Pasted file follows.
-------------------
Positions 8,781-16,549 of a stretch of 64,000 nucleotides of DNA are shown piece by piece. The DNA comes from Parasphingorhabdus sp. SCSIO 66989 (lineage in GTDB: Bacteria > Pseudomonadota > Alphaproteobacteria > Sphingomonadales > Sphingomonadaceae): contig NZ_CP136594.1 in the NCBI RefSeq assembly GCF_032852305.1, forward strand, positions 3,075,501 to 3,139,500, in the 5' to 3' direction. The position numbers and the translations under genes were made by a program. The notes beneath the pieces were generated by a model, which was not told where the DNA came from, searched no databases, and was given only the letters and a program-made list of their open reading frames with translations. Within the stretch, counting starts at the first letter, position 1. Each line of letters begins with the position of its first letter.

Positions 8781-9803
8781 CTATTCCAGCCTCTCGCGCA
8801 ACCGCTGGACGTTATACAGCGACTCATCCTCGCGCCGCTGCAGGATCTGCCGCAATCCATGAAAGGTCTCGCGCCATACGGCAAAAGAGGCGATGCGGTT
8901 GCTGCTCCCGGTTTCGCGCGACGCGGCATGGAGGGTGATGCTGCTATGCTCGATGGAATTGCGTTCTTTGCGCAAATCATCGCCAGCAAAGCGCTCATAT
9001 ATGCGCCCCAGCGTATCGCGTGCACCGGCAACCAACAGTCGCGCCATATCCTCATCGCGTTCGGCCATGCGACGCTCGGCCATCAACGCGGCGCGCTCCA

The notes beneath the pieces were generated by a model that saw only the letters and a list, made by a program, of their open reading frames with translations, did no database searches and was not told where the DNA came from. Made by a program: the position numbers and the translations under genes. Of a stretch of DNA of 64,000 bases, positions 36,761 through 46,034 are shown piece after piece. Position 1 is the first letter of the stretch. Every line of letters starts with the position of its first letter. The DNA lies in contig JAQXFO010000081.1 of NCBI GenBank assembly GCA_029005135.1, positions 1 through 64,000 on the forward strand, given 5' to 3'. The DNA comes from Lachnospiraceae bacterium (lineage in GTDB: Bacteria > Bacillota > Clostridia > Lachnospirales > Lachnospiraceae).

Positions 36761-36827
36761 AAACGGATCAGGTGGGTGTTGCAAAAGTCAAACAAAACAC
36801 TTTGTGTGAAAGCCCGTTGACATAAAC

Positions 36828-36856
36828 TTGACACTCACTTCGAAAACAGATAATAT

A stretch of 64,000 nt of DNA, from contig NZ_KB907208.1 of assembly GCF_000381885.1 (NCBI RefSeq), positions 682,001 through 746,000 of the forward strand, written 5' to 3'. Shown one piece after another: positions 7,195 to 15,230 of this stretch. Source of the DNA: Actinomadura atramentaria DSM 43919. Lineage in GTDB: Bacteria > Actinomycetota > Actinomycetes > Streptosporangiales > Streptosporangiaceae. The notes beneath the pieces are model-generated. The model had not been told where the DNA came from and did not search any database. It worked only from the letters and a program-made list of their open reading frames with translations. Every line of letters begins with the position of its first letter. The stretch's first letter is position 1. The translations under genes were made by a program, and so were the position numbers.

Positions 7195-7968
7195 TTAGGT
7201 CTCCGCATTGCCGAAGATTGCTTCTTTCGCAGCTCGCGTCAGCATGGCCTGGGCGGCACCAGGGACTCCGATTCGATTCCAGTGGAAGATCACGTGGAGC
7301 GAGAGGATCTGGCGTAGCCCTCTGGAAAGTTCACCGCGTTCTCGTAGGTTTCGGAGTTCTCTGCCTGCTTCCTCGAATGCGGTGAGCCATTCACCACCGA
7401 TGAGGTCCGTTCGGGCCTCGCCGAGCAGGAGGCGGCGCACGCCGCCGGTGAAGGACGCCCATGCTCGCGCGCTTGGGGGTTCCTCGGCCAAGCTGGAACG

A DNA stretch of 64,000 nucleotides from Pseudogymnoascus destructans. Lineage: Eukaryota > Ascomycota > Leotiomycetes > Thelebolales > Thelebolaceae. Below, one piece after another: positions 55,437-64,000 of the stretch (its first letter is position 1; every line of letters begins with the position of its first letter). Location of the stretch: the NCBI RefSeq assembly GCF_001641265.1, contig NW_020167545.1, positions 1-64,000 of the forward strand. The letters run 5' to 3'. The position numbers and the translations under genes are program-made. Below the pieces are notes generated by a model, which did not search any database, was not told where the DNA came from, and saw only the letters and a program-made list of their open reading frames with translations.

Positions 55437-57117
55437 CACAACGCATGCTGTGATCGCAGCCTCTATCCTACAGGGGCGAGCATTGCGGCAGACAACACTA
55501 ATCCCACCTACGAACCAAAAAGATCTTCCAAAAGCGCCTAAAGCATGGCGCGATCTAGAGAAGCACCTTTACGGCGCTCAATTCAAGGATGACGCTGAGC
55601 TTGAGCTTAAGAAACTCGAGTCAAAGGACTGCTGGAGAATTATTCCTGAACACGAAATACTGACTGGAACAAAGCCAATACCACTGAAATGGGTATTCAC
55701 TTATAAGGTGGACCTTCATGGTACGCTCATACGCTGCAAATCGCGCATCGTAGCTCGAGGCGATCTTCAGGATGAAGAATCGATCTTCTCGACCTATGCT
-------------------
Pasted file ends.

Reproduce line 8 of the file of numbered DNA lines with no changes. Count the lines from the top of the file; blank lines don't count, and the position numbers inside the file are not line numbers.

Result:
Positions 36761-36827